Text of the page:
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Describe the differences between the oxidation and reduction in aqueous solutions.

Oxidation and reduction in aqueous solutions involve the transfer of electrons between species.

Oxidation is the process in which a species loses electrons, resulting in an increase in its oxidation state. In aqueous solutions, this can occur when a species reacts with oxygen or when it loses electrons to another species. For example, when iron reacts with oxygen in water, it undergoes oxidation to form rust. Another example is when copper reacts with silver ions in solution, it loses electrons and undergoes oxidation to form copper ions.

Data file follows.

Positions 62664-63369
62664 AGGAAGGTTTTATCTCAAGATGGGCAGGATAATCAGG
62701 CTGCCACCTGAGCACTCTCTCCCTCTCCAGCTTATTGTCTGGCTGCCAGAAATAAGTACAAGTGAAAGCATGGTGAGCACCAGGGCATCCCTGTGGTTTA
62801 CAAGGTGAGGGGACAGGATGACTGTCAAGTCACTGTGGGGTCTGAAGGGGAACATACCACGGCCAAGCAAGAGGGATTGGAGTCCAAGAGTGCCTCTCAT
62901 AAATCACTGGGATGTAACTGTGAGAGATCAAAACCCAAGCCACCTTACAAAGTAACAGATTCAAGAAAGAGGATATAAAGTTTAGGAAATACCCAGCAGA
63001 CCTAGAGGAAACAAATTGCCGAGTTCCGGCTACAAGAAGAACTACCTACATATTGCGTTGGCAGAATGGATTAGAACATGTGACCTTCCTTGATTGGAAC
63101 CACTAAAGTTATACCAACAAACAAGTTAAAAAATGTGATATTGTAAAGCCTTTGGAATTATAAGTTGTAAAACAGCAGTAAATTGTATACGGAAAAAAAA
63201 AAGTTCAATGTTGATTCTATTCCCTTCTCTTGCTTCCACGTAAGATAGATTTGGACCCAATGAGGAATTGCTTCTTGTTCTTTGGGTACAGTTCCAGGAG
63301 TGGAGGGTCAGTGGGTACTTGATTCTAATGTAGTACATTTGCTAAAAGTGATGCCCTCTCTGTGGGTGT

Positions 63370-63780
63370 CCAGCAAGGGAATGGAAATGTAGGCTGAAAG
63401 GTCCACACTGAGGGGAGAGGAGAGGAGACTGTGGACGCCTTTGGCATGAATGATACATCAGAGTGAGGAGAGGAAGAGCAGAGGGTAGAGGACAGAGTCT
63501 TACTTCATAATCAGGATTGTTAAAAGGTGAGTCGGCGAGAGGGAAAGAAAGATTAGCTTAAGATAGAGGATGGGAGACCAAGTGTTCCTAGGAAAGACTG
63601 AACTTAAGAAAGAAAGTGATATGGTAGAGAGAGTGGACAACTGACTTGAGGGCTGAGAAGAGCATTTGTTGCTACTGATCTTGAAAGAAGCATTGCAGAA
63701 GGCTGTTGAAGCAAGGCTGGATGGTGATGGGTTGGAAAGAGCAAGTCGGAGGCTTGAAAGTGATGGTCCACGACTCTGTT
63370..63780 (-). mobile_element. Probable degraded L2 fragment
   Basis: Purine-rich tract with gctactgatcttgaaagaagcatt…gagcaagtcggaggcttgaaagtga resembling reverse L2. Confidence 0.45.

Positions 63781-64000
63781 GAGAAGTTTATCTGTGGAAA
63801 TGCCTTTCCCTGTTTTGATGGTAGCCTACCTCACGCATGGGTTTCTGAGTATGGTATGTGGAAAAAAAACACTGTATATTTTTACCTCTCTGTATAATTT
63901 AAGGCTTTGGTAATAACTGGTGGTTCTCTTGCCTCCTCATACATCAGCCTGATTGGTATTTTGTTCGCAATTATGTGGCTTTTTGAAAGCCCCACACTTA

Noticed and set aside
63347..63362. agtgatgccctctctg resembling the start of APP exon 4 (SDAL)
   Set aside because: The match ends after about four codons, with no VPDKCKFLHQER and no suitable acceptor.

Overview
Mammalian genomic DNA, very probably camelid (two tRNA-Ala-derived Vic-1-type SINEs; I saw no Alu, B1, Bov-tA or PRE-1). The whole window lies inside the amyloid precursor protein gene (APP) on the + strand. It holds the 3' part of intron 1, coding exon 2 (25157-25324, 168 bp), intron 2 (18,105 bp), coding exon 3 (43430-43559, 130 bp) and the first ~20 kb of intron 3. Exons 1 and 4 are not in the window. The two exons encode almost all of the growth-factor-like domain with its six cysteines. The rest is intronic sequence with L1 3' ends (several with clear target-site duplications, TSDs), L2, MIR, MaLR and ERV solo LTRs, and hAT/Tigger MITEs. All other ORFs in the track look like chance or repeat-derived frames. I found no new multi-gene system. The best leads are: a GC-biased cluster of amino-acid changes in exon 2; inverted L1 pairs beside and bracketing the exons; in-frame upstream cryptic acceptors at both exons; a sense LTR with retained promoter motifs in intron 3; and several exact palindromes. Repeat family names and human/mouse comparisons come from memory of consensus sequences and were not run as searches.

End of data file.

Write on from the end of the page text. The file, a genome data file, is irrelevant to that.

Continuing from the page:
Reduction is the process in which a species gains electrons, resulting in a decrease in its oxidation state. In aqueous solutions, this can occur when a species gains electrons from another species. For example, when silver ions react with copper in solution, the silver ions gain electrons and undergo reduction to form silver metal. Another example is when hydrogen ions react with oxygen in water, they gain electrons and undergo reduction to form water.

In aqueous solutions, oxidation and reduction often occur simultaneously, as one species loses electrons and another gains electrons. This is known as a redox reaction. Redox reactions are important in many biological processes, such as cellular respiration and photosynthesis, as well as in industrial processes, such as electroplating and corrosion prevention.

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